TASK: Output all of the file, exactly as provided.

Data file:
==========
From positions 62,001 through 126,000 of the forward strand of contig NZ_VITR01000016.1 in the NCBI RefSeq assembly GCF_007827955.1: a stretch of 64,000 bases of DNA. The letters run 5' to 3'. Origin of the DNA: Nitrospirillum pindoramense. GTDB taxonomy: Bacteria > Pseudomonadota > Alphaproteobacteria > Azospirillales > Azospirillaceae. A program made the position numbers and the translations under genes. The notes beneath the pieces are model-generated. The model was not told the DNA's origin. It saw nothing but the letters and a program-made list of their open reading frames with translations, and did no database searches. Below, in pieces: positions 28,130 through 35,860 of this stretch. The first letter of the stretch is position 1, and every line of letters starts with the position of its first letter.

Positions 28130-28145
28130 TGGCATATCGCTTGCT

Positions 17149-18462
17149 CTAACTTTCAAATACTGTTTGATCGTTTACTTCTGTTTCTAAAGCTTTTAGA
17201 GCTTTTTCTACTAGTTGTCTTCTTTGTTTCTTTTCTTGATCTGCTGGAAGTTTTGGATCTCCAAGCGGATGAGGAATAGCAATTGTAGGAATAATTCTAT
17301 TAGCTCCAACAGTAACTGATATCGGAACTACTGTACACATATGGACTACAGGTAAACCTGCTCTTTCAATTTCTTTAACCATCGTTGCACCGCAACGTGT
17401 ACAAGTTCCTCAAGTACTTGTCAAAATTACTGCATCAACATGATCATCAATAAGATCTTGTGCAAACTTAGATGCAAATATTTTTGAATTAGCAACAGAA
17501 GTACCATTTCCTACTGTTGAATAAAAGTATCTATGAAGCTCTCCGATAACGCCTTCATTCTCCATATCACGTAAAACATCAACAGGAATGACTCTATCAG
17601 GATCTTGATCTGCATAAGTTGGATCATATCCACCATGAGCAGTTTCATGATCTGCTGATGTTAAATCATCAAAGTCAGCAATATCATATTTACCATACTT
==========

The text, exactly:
From positions 62,001 through 126,000 of the forward strand of contig NZ_VITR01000016.1 in the NCBI RefSeq assembly GCF_007827955.1: a stretch of 64,000 bases of DNA. The letters run 5' to 3'. Origin of the DNA: Nitrospirillum pindoramense. GTDB taxonomy: Bacteria > Pseudomonadota > Alphaproteobacteria > Azospirillales > Azospirillaceae. A program made the position numbers and the translations under genes. The notes beneath the pieces are model-generated. The model was not told the DNA's origin. It saw nothing but the letters and a program-made list of their open reading frames with translations, and did no database searches. Below, in pieces: positions 28,130 through 35,860 of this stretch. The first letter of the stretch is position 1, and every line of letters starts with the position of its first letter.

Positions 28130-28145
28130 TGGCATATCGCTTGCT

Positions 17149-18462
17149 CTAACTTTCAAATACTGTTTGATCGTTTACTTCTGTTTCTAAAGCTTTTAGA
17201 GCTTTTTCTACTAGTTGTCTTCTTTGTTTCTTTTCTTGATCTGCTGGAAGTTTTGGATCTCCAAGCGGATGAGGAATAGCAATTGTAGGAATAATTCTAT
17301 TAGCTCCAACAGTAACTGATATCGGAACTACTGTACACATATGGACTACAGGTAAACCTGCTCTTTCAATTTCTTTAACCATCGTTGCACCGCAACGTGT
17401 ACAAGTTCCTCAAGTACTTGTCAAAATTACTGCATCAACATGATCATCAATAAGATCTTGTGCAAACTTAGATGCAAATATTTTTGAATTAGCAACAGAA
17501 GTACCATTTCCTACTGTTGAATAAAAGTATCTATGAAGCTCTCCGATAACGCCTTCATTCTCCATATCACGTAAAACATCAACAGGAATGACTCTATCAG
17601 GATCTTGATCTGCATAAGTTGGATCATATCCACCATGAGCAGTTTCATGATCTGCTGATGTTAAATCATCAAAGTCAGCAATATCATATTTACCATACTT